Kat River settlement
The story of the Kat River settlement demonstrates on a larger scale than even Bethelsdorp or Theopolis, the disruptive influences put into operation when one dismembered people is used for the purpose of destroying another, who are actually their natural allies. According to a contemporary Wesleyan missionary, the Rev. William Boyce, the idea of settling a body of "deserving” Khoikhoin, including the best of Bethelsdorp and Theopolis, in a Reserve on Maqoma's land, resulted from talks between Stockenstrom and Rev. Read of the London Missionary Society. Its specific aim was to "strengthen the colony's defences against the Xhosa.” While Stockenstrom was military head of the settlement, a great deal of the control rested with the missionaries. This is how he described its success to Pringle, an 1820 settler and friend of Dr. Philip:
"They pay ever tax. They have cost the Government nothing except a little ammunition for their defence, some seed corn and the annual stipend for their minister. They travel great delight of the fruits of their labours”¦ The same plan on a more extensive scale would enable the Government to withdraw troops altogether against the natives."
To this encomium, the Rev. Read, co-begetter of scheme, added:
"The success of the settlement is unquestionably owing in pre-eminent degree to the zeal, judgment and indefatigable labours of the missionaries.''
The way in which the land for this military Reserve was seized is an object lesson in British tactics. At the time of discussions between the Rev. Read and Stockenstrom, it was still occupied by Maqoma, who had re-claimed it when he found that the Whites were swarming into the so-called “Neutral Belt” . Now Stockenstrom had “allowed” him to remain, provided he kept down cattle-theft. It was part of the peculiar terminology of the invaders to ascribe cattle-theft to those from whom they had plundered thousands of cattle. Under the conditions of anarchy then prevailing in those parts, it was not difficult for Stockenstrom to find a pretext for Maqoma's expulsion, and the device adopted was precisely that which was to be used some sixty years later when the Ndebele chief, Lobengula, was attacked under the pretext of " protecting” the maShona. In this instance Maqoma was found guilty of pursuing some baThembu into the "Neutral Belt," and this, according to Stockenstrom, was an "insult to the protectors of the suffers.” When he was later questioned on this point before the Commission of the Aborigines (Protection) Committee, he had to admit that he had made no treaty with the baThembu, who were completely unaware that they were being "protected" by the Colonial Government. Thousands of Maqoma's cattle were confiscated, and when the people resisted, Stockenstrom proceeded to drive them out of the Kat River valley at the point of the bayonet. He then advised the Governor to let the "Tambookies" (baThembu) know of the Government's "interest in their cause." Why? "Because,' he continued frankly, "this will secure a counterpoise to the Gaikas’ (maNgqika) power and therefore make a salutary diversion in our favour."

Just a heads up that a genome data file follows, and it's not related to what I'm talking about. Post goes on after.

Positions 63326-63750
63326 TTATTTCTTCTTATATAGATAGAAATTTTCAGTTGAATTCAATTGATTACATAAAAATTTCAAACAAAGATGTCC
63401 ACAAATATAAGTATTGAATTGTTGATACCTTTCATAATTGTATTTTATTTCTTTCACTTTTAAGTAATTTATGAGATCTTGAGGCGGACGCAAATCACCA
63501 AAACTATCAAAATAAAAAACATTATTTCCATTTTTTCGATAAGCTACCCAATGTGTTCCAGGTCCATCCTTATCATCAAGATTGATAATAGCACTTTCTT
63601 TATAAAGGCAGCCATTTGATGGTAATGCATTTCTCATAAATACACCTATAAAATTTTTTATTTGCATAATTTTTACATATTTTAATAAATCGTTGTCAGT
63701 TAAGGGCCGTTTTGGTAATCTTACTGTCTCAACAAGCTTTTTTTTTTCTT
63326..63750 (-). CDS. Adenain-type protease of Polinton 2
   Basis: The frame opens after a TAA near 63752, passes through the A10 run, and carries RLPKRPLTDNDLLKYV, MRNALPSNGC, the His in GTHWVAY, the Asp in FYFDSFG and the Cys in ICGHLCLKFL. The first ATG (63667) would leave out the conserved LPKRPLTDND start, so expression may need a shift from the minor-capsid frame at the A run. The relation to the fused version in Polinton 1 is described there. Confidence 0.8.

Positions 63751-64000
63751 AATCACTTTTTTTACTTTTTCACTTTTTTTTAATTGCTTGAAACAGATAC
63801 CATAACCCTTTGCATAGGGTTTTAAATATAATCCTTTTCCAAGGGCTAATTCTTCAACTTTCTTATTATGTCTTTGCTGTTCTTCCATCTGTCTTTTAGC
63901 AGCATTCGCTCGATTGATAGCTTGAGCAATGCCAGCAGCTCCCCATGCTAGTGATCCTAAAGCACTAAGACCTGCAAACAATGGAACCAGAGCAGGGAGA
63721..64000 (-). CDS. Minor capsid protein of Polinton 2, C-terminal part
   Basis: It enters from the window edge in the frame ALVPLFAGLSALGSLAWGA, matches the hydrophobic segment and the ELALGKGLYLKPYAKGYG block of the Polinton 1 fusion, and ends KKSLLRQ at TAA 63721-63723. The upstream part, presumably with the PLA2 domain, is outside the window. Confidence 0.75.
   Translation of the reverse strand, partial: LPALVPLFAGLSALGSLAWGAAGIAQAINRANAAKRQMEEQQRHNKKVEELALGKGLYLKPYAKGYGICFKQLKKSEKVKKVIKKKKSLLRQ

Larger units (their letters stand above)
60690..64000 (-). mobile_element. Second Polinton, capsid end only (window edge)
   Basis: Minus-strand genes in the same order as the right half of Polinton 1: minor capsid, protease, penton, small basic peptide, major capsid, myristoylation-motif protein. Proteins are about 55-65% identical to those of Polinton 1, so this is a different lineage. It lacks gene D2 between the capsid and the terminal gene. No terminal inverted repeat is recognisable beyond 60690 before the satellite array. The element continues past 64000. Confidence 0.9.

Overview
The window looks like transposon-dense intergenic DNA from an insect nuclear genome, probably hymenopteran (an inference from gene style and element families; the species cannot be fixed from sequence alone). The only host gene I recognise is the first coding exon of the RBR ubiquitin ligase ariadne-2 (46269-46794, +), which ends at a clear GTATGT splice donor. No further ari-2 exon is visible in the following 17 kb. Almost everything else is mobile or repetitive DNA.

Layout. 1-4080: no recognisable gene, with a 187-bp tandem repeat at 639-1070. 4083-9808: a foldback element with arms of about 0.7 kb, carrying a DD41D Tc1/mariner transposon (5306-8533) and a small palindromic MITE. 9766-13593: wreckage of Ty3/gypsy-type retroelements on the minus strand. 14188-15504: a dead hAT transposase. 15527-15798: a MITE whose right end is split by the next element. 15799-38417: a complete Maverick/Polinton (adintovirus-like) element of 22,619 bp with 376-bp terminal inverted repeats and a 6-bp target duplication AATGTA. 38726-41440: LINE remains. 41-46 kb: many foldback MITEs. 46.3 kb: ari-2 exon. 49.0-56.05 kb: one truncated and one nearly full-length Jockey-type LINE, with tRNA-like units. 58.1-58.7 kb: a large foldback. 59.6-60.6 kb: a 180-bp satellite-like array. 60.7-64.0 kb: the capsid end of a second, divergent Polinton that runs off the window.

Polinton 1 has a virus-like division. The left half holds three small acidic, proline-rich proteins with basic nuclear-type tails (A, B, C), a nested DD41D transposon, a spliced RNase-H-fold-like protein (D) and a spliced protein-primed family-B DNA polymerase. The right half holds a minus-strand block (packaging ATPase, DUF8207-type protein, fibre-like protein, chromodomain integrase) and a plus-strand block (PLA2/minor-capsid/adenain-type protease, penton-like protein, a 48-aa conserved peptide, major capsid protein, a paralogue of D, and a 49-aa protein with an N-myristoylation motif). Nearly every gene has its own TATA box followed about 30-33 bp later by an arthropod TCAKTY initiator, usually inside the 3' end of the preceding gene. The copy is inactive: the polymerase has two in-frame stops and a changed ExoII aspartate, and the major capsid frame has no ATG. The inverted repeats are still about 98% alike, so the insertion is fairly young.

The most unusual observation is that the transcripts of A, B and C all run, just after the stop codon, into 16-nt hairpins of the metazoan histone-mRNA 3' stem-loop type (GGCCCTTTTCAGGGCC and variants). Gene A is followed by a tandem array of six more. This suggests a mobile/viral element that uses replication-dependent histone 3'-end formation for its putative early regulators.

The missionary-controlled Khoikhoin, then, were placed in the Kat River Settlement in 1829, this being the only way in which they received grants of land after their "liberation" in 1828. In keeping with the consistent labour policy of the Government, it was split up into 47 locations, with plots no bigger than two to fifteen morgen, so that in addition to being a buffer state between the Whites and the maXhosa, they were a reservoir of labour for the surrounding farmers. It took the Khoikhoin some twenty years to discover how misplaced had been their gratitude to the missionaries for procuring land for them. Here we can do no more than mention that in 1850 the Khoikhoin of the Kat River Settlement and the mission station at Theopolis joined forces with the maXhosa in an attempt to defeat the British soldiery. But it was too late.
Dutch and British farmers clamoured for the settlement to be broken up because it had become a "hotbed of sedition." But the truth is the tide of invasion was ready to engulf it, together with the land of the maXhosa.